Transgender inmate granted name change after Virginia State Supreme court intervenes twice
A transgender inmate in a federal corrections facility has been granted a name change after the Virginia Attorney General filed a brief supporting her petition.
Alicia Jade Brown, a convicted sex offender incarcerated at the Petersburg Medium Federal Correctional Institution, filed for a name change in February 2013, but her request was denied. She then appealed to the Virginia State Supreme Court which ruled for her and sent the case back to the lower court. The judge in that case denied the petition again.
During this second appeal, Virginia Attorney General Mark Herring filed an amicus brief supporting Brown’s right to change her name.
“The mere fact that someone is transgender is not a legally sufficient reason to deny a name change,” said Michael Kelly, Director of Communications for the AG office.
The case of a second inmate from the same facility, Ashley Jean Arnold , was denied and was under appeal however in February 2015, she had committed suicide. Both requests were denied by the same lower court Judge.
Virginia is supposed to be one of the easiest states to get your name legally changed, according to Norfolk based attorney Michael Hamar.
“Most of my clients, it’s so easy they do it themselves,” said Hamar. “They get the form, they fill it out, they get on the docket, and it gets entered.”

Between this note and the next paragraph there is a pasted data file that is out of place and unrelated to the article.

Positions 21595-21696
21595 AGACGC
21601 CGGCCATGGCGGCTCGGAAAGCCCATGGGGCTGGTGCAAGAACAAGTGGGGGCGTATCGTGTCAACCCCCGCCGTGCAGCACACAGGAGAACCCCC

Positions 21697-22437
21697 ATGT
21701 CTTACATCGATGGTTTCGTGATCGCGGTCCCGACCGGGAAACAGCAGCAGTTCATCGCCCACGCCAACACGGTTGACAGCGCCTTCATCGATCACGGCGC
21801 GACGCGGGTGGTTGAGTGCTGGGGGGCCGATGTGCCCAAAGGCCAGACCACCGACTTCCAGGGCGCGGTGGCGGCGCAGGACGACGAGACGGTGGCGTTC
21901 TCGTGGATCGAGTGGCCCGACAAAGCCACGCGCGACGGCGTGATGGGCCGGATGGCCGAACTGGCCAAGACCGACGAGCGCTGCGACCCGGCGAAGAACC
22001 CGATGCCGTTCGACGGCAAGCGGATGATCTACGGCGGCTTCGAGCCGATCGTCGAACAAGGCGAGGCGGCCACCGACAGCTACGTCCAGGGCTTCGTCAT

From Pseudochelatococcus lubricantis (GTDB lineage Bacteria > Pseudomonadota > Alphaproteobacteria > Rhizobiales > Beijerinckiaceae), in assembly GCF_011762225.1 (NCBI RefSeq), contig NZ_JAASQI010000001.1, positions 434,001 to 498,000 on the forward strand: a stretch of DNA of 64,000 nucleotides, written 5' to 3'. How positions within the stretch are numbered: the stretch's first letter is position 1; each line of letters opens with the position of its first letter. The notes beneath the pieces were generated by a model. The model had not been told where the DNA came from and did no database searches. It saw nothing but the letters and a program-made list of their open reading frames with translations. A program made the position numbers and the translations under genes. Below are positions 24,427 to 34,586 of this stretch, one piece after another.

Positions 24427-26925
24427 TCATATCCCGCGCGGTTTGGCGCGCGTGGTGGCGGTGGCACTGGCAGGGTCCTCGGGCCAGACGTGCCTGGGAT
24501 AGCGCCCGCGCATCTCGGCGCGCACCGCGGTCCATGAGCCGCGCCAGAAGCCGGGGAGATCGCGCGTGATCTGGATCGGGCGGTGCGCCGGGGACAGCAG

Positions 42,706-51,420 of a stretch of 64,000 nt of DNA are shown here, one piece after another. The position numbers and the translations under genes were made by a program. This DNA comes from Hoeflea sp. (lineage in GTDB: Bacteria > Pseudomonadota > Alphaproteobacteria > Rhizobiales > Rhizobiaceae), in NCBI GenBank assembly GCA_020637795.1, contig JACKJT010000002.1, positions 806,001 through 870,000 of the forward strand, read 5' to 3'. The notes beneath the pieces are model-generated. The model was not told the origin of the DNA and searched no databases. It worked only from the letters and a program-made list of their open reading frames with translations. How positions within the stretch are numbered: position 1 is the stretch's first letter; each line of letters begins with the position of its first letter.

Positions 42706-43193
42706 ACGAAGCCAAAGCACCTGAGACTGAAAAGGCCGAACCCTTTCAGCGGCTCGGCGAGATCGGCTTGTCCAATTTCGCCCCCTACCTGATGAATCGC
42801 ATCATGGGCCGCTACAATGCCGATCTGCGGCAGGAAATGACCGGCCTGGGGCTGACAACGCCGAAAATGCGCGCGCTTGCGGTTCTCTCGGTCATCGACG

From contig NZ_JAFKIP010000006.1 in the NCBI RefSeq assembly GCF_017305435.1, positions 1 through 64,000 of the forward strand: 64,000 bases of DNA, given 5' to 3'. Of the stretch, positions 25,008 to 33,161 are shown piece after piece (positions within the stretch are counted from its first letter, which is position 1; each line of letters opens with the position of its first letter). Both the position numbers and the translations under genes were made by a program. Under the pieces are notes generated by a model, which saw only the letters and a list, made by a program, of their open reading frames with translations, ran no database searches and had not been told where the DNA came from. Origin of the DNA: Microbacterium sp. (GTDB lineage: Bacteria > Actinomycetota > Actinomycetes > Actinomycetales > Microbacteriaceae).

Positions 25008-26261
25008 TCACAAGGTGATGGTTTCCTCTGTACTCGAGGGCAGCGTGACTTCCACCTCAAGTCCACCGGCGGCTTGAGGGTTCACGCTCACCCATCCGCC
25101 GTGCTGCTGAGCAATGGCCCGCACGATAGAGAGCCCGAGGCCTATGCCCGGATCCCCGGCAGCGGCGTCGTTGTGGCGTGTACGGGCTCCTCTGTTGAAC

In the Brown case, her gender dysphoria (transgender) qualified for a name change in the eyes of the State Supreme court and the attorney general.
“The Court should make clear in its opinion that a prisoner’s transgender identity, standing alone, is not a sufficient basis to conclude that her application lacks good cause or fails to satisfy the statutory criteria,” reads Herring’s brief.
A judge does have the right to halt a name change if the believe it is being sought for a “fraudulent purpose,” and even clarifies it is harder for convicted sex offenders to obtain a name change unless “the court finds that good cause exists” for the name to change.
In May, 2013, Juliana Filakowski was denied a name change by a Lynchburg judge and in June 2013, Louisa County transman Jacob Haley was similarly denied a name change by a local judge.
Both name change requests were granted in those cases, but it took the State Supreme Court to allow the same for Brown.
While many trans Virginians don’t face hurdles in the process, Brown and Arnold are among four cases GayRVA has found in the last three years.
Top image via Federal Bureau of Prisons
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